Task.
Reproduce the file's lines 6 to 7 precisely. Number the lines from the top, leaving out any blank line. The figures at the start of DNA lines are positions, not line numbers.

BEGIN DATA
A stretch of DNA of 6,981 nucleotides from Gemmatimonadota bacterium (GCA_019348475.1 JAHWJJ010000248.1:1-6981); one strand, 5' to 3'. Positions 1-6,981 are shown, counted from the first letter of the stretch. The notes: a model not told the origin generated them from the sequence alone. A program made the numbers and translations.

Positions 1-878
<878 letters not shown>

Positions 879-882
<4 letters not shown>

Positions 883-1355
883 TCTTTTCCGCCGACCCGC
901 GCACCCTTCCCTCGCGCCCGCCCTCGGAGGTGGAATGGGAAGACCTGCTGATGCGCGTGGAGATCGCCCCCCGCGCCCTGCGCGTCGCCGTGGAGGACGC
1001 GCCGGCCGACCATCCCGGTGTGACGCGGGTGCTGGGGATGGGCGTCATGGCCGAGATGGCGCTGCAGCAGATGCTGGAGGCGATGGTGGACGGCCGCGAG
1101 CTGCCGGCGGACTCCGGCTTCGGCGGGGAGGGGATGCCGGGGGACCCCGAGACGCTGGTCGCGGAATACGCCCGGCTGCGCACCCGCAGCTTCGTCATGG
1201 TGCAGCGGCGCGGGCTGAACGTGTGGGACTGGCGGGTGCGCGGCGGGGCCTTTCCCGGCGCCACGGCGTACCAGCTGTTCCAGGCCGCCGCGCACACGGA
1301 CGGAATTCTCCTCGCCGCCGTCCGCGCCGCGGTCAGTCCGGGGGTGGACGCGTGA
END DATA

Positions 883-1355
883 TCTTTTCCGCCGACCCGC